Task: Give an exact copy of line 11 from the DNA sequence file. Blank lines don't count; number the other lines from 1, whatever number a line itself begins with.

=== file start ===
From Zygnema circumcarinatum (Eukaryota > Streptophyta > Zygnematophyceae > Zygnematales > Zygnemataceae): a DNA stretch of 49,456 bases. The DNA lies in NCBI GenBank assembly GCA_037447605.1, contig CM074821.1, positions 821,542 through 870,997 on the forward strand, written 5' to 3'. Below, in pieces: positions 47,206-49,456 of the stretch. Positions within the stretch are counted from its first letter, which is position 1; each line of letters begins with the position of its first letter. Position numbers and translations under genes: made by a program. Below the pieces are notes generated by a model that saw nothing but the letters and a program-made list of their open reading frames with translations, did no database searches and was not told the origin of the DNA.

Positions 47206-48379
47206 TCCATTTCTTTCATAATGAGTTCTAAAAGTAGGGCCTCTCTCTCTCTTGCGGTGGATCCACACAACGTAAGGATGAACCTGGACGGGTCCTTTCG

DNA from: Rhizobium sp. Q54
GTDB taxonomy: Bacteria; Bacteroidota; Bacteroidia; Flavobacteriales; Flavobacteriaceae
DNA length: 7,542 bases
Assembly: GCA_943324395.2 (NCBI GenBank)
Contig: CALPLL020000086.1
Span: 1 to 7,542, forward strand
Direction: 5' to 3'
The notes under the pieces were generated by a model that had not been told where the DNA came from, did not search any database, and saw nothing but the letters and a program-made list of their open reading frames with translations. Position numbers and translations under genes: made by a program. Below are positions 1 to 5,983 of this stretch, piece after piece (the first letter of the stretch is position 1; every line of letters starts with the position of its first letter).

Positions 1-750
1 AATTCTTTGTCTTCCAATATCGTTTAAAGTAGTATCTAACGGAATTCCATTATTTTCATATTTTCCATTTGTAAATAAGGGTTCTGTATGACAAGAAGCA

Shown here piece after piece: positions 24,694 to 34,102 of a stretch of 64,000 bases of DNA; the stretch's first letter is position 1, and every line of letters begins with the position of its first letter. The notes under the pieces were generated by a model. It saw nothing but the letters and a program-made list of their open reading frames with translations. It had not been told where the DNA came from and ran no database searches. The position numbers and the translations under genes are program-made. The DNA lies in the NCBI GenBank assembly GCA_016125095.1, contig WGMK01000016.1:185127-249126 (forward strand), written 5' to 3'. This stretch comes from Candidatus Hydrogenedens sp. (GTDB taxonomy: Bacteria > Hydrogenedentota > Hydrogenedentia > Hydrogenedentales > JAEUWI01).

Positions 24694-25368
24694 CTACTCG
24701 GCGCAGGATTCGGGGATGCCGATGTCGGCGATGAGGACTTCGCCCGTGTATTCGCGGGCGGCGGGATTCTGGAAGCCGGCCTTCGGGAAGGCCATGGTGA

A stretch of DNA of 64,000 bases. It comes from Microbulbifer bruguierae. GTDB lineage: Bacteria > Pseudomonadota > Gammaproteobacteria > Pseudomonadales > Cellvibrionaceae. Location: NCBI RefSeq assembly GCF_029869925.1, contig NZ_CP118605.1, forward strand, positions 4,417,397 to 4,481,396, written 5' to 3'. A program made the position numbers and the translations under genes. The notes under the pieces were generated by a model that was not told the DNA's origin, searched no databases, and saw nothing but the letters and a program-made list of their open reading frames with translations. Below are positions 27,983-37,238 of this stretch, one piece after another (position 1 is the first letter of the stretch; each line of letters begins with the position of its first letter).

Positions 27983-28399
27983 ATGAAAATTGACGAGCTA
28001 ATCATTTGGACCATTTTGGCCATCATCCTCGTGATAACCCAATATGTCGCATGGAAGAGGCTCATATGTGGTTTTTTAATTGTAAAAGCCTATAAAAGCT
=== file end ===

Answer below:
The notes under the pieces were generated by a model that had not been told where the DNA came from, did not search any database, and saw nothing but the letters and a program-made list of their open reading frames with translations. Position numbers and translations under genes: made by a program. Below are positions 1 to 5,983 of this stretch, piece after piece (the first letter of the stretch is position 1; every line of letters starts with the position of its first letter).